Larry Donnelly, NUI Galway, via their websiteThe title of this post comes from the headline in an interesting and provocative article by Larry Donnelly of NUI Galway (pictured left) in Monday’s Irish Times. His core argument is that the preparation of students for law practice should play a greater role in legal education in Ireland:

Historically, law study at third-level institutions in Ireland and in other common law jurisdictions was theory-based and took place exclusively in lecture halls. Law, however, is both an academic and a vocational discipline. Accordingly, law schools in every other common law jurisdiction have embraced the role of practice in legal education, but Irish law schools still lag far behind.

I entirely agree. Clinical and experiential learning centers on providing students with hands-on opportunities to understand how the law works in the real world. Along with the legal skills traditionally taught by law schools (legal research, legal analysis, and sometimes the ability to engage with policy and theoretical literature), the modern law degree should also seek to inculcate written and oral communication skills, interview skills, team-work, legal drafting, negotiation, advocacy, case management and practice management. 2007 saw the foundation of two very exciting Law Schools committed to this appraoch. The School of Law in the University of York began life with a bang, offering a completely progressive, clinical and experiential undergraduate curriculum, with problem-based learning modules centred on what they call the student law firm. The curriculum at School of Law at the University of California, Irvine self-consciously focuses on preparation for practice in the 21st century. Other successful start-ups, such as Bond in Australia and Northumbria in the UK, have built their programmes around legal skills as well as legal doctrine. Indeed, many established law schools the world over are in the process of adding important clinical elements to their curricula: the market leader in the US is the new third year program in the School of Law in the University of Washington and Lee in Virginia (even staid Harvard has made some moves in this direction). Moreover, the importance of this kind of development has already been appreciated in Ireland: NUI Galway has a Director of Clinical Legal Education, UCC established a degree in clinical legal education in 2004, whilst UCD has just announced a similar degree. Unsurprisingly, therefore, at the recent Legal Education Symposium, the most exciting plenary was on the topic of Law Schools and Clinical Legal Education, whilst the session on Experiential Learning was well attended and provoked lively debate. (more…)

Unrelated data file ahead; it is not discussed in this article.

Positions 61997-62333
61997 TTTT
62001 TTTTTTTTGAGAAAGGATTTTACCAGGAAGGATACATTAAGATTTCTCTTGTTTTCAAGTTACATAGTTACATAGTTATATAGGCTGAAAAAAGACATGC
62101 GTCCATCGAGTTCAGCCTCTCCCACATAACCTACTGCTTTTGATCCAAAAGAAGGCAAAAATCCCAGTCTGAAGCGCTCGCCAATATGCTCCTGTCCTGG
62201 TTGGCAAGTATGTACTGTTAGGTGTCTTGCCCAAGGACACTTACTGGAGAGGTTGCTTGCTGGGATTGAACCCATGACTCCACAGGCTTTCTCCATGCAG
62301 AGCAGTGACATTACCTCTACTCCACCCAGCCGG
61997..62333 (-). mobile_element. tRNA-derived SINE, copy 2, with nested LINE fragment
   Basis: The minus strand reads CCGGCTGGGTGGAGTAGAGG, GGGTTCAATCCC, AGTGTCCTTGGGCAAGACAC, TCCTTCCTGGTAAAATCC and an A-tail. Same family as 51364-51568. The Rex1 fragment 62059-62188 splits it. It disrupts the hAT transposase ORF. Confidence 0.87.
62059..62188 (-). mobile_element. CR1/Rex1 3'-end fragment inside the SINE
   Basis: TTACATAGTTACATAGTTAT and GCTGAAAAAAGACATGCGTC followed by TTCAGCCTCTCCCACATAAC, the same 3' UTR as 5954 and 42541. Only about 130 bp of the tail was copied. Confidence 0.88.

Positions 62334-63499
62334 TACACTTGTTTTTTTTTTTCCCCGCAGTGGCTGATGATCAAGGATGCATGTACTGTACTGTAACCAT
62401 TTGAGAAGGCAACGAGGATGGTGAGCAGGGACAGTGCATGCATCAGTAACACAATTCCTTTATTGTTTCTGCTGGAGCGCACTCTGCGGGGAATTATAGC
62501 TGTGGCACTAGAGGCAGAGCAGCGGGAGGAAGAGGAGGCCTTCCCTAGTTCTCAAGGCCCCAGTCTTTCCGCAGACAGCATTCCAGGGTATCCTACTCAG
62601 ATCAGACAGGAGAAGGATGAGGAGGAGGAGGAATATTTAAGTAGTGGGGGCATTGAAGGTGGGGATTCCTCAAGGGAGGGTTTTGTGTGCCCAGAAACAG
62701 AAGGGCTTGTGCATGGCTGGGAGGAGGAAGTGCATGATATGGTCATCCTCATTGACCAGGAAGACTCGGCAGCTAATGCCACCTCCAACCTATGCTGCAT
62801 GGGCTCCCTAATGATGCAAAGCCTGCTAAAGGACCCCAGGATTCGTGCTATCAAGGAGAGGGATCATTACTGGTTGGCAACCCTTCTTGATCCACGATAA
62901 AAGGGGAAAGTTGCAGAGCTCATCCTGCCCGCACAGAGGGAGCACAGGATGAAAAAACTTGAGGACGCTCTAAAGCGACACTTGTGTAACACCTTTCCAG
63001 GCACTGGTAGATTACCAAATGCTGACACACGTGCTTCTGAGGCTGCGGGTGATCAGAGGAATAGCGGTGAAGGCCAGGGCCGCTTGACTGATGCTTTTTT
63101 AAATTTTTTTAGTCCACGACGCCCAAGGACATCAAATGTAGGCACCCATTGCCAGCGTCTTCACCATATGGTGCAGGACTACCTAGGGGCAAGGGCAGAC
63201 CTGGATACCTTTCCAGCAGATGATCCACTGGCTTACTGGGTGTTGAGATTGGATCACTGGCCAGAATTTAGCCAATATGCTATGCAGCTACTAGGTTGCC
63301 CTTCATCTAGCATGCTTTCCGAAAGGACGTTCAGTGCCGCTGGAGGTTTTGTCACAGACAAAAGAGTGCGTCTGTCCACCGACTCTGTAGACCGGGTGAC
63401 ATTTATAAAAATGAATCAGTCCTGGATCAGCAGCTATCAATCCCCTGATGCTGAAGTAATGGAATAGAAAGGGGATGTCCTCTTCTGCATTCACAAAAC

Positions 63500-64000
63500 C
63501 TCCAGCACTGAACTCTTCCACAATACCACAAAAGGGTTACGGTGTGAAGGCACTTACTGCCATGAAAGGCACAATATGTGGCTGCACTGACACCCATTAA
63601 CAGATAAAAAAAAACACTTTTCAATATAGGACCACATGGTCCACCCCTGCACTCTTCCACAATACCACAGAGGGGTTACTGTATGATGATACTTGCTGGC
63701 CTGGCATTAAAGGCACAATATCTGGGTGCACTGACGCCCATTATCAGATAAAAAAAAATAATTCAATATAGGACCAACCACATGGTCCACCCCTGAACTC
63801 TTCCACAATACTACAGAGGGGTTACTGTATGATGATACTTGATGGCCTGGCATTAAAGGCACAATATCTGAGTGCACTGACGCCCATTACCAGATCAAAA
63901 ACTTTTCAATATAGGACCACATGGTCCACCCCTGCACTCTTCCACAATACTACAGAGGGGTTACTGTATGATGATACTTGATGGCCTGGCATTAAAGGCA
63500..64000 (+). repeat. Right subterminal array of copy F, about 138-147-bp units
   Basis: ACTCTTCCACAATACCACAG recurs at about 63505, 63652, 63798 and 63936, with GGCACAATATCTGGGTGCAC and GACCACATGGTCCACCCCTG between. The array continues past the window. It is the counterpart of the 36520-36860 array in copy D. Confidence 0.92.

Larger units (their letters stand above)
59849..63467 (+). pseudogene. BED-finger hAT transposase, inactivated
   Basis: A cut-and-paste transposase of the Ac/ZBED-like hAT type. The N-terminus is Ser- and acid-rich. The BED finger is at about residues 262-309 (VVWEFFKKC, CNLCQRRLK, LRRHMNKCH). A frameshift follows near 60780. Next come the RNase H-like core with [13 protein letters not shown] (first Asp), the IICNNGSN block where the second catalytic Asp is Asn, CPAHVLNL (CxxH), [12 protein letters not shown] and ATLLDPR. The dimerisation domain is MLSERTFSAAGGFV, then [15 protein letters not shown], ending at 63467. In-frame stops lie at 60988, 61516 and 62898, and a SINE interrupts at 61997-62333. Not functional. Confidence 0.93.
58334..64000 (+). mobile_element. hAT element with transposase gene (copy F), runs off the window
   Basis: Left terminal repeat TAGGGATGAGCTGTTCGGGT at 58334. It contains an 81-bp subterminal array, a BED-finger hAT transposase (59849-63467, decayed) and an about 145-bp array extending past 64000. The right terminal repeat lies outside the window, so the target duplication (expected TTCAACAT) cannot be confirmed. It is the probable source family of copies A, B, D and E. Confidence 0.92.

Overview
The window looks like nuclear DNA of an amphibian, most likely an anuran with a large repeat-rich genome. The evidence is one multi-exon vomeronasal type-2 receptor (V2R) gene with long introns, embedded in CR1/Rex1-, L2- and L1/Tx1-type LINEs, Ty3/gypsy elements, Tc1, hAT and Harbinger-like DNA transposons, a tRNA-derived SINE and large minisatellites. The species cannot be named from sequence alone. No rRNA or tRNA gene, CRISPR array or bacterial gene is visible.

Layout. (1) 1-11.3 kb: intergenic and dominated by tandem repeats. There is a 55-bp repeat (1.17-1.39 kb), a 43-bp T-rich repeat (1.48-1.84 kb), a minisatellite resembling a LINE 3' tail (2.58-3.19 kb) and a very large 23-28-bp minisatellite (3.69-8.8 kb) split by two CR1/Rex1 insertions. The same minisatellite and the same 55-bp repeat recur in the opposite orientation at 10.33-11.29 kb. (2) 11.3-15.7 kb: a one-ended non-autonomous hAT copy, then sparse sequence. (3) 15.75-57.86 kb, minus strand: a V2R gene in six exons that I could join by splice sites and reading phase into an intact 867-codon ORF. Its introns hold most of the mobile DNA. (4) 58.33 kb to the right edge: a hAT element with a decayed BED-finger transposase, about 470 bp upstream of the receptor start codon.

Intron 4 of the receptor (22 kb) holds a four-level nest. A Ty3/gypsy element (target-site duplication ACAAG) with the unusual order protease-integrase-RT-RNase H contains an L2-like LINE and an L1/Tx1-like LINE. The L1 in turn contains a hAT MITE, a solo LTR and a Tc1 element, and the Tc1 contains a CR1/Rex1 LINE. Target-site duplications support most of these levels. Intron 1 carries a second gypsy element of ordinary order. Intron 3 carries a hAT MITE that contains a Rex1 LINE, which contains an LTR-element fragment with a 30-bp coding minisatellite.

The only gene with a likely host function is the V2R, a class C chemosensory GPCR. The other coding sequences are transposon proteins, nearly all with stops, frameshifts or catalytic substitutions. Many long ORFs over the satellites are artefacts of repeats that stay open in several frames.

Judicial Activism

Image of Chief Justice Balakrishnan, via Indian Supreme Court siteThe Hon. Mr. Chief Justice Balakrishnan, Chief Justice of India, will deliver a Guest Lecture at the School of Law, TCD:

Judicial Activism Under the Indian Constitution

It will be held on Wednesday, 14 October 2009, at 6:00 pm in the JM Synge Theatre, Room 2039, Arts Building, Trinity College Dublin (map).

If you would like to attend, please contact the Law School, by email, by mail to School of Law, House 39, Trinity College, Dublin 2; by phone to (01) 896 2367 or by fax to (01) 677 0449.

It promises to be an interesting evening. The label “judicial activism” is often used loosely, sometimes to describe the judicial process, sometimes to castigate judges as failing to confine themselves to reasonable interpretations of laws, and instead substitute their own political opinions for the applicable law. I particularly reocmmend the posts on Balkinization. The issue, a long-time staple of constituitonal jurisprudence, came to the fore again during the confirmation hearings for US Supreme Court justice Sonia Sotomayor. But the debate is not confined to the US: rather, it arises where-ever there are Courts – so judges in Canada, Australia, the European Court of Justice, and Ireland are all routinely praised and criticised accordingly. The perspective from another court and another country will be fascinating indeed.

International and European Perspectives in Legal Education

The theme of the afternoon plenary session of the third Legal Education Symposium was on

International and European Perspectives in Legal Education

As if she didn’t have enough to do as one of the organisers, this session was chaired by Prof Blanaid Clarke, and the session examined the ongoing the Bologna Process, which aims to create a common European Higher Education Area (to which her co-organiser referred in the first plenary session this morning).

The first speaker was Dr Attracta Halpin, Registrar of the National University of Ireland on the topic of European Higher Education post-Bologna 1999: Napoleonic tendencies?, discussing how much standardisation is likely to be achieved by 2020 and how much could be considered desirable. She gave a whistle-stop tour of what the Bologna process is all about, where it came from, where it is now, and where it is going. It was built on the concept of student and teacher mobility, and comparability of degree programmes. The second speaker was Prof Frans Vanistendael of the Centre for a Common Law of Europe at the Katholieje Universiteit Leuven on the topic of Ten Years of Bachelor – Master Reform in Legal Education, and in effect, he looked at Bologna in practice in law schools. (more…)